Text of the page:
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Anekdoten - From Within CD (album) cover

FROM WITHIN

Anekdoten

 

Heavy Prog

4.15 | 273 ratings

From Progarchives.com, the ultimate progressive rock music website

fuxi
Prog Reviewer
4 stars What's this? The CD cover is dark, the CD itself is dark, the band members dress in dark, the band's lyrics are dark - I guess this must be... Dark Prog!

Once again Anekdoten have tried to make an album that lies somewhere between Joy Division's CLOSER and 1970s King Crimson at their gloomiest, and once again one must admit they've succeeded. From Joy Division they inherited stately, funereal tempos; plangent, dirge-like vocals; Bible-black lyrics and a prominent, rumbling bass. (It is, of course, entirely possible they weren't influenced by Joy Division directly; they may have listened quite a lot to intermediate bands I know very little about, such as Soundgarden or Sonic Youth.) From Crimso they inherited, above all, (well, apart from that rumbling bass which may remind you of John Wetton) Bob Fripp's assonant guitar excursions and a penchant for glorious pseudo-orchestral mellotron climaxes. Indeed, by now Anekdoten are absolute, unrivalled MASTERS of the Mature Mellotron Climax; whenever they insert one of those, it's a joy... I can see only one point where the band get it wrong, and it comes at the start of their second number, 'Kiss of Life'. If your opening tune ('From within') ends majestically, surely it's a mistake to open the next track with exactly the same sound and in the very same key?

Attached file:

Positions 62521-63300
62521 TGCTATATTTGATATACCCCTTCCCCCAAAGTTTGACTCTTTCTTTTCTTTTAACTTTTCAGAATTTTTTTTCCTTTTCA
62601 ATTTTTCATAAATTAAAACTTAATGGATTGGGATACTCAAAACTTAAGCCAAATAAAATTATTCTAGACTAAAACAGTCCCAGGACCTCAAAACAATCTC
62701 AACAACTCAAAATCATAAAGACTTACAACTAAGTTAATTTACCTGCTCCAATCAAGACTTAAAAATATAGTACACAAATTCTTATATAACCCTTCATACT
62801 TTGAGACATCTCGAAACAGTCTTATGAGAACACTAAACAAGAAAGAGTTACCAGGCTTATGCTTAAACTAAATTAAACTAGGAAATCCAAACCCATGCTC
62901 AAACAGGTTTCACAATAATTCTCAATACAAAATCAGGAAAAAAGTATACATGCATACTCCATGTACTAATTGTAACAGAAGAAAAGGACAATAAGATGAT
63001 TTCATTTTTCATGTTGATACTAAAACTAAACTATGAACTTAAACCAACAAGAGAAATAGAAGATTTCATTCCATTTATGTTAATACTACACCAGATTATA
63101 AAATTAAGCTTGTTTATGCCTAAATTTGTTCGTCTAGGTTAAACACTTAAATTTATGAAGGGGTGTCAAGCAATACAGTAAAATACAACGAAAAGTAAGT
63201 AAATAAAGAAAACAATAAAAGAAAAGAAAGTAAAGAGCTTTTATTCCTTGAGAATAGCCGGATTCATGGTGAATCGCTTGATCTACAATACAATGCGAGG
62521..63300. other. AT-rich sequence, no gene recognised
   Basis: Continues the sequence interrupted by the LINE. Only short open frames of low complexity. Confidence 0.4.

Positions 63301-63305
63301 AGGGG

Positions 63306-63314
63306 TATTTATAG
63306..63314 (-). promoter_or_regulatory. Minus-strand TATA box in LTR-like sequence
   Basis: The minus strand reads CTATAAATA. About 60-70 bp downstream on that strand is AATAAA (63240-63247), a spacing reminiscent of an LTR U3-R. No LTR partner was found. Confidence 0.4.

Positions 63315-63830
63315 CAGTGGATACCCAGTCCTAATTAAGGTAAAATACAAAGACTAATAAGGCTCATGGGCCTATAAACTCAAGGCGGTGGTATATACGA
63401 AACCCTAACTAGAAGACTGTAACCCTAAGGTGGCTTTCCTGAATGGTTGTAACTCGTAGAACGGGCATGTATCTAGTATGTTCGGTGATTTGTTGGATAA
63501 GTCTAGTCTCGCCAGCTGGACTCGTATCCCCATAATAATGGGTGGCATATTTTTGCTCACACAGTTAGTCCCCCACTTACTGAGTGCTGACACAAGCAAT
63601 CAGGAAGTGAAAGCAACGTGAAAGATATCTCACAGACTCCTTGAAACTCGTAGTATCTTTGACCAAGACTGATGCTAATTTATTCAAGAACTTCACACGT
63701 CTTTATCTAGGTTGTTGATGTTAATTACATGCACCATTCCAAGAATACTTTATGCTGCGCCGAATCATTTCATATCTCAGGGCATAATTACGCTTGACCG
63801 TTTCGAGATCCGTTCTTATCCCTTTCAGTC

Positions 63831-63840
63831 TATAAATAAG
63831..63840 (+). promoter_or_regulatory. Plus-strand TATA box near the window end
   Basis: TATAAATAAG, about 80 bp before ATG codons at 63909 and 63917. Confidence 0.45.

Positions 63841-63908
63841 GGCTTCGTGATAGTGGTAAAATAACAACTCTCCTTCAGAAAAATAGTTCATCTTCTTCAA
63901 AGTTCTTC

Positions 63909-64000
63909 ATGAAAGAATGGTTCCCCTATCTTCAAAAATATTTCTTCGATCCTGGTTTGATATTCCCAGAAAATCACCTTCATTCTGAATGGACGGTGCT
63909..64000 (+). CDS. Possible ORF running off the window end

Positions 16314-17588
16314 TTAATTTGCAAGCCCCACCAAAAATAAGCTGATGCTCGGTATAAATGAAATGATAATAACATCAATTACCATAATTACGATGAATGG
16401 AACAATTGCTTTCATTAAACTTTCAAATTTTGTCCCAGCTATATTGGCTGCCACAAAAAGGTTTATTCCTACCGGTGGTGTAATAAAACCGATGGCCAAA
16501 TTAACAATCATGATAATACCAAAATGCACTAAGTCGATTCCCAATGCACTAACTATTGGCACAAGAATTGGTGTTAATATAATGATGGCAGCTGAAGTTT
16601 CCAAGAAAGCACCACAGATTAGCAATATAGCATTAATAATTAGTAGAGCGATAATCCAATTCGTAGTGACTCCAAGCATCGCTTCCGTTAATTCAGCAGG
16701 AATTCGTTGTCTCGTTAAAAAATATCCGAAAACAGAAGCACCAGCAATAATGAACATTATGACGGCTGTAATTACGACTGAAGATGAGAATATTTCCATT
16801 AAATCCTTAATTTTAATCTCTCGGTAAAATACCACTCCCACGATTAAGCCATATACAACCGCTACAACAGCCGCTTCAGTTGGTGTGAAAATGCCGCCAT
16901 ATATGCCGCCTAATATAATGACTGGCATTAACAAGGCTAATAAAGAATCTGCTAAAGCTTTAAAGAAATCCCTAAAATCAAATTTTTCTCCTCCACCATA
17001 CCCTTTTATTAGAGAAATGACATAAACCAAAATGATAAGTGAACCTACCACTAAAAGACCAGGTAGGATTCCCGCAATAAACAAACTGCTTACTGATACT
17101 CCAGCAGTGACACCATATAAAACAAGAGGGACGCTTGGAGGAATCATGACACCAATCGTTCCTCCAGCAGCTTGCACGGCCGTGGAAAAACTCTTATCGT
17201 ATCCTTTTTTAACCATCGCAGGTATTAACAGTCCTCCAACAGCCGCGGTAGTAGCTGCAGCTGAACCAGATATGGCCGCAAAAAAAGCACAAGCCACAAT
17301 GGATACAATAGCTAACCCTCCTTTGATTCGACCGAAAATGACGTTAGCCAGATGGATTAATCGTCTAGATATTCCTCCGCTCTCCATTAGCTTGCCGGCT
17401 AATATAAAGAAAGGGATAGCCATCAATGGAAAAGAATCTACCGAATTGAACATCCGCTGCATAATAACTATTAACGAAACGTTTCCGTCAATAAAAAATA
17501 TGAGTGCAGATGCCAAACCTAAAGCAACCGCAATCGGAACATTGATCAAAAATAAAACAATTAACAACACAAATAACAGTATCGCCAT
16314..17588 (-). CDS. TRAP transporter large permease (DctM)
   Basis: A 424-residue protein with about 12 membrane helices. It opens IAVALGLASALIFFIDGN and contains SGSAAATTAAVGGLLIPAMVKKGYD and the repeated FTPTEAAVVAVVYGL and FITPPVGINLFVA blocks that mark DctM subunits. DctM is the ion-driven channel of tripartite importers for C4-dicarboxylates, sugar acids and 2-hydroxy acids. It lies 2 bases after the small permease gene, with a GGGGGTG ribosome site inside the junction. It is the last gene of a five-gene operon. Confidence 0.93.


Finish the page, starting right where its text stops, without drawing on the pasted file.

Anyway, several of the tracks here belong to the best I've ever heard from this band. 'Hole' and 'Slow Fire', in particular, are two pieces every prog lover should hear. Anekdoten achieve an emotional intensity which is rare in prog - and thank heaven they do this without resorting to growling, shrieking or any other types of intimidation. I also find it remarkable that their music is so restrained and free of empty virtuosity: every note helps determine the album's mood. Twenty years ago who could have predicted such mature prog would emerge out of Scandinavia? You could argue, of course, that all the wallowing in darkest melancholy seems a little 'adolescent', but compared to certain other bands (Radiohead, for example), the gloom is never 'in-yer-face'. And time after time, those magical mellotrons save the day! I'm keen to explore Anekdoten's other work.

fuxi | 4/5 |

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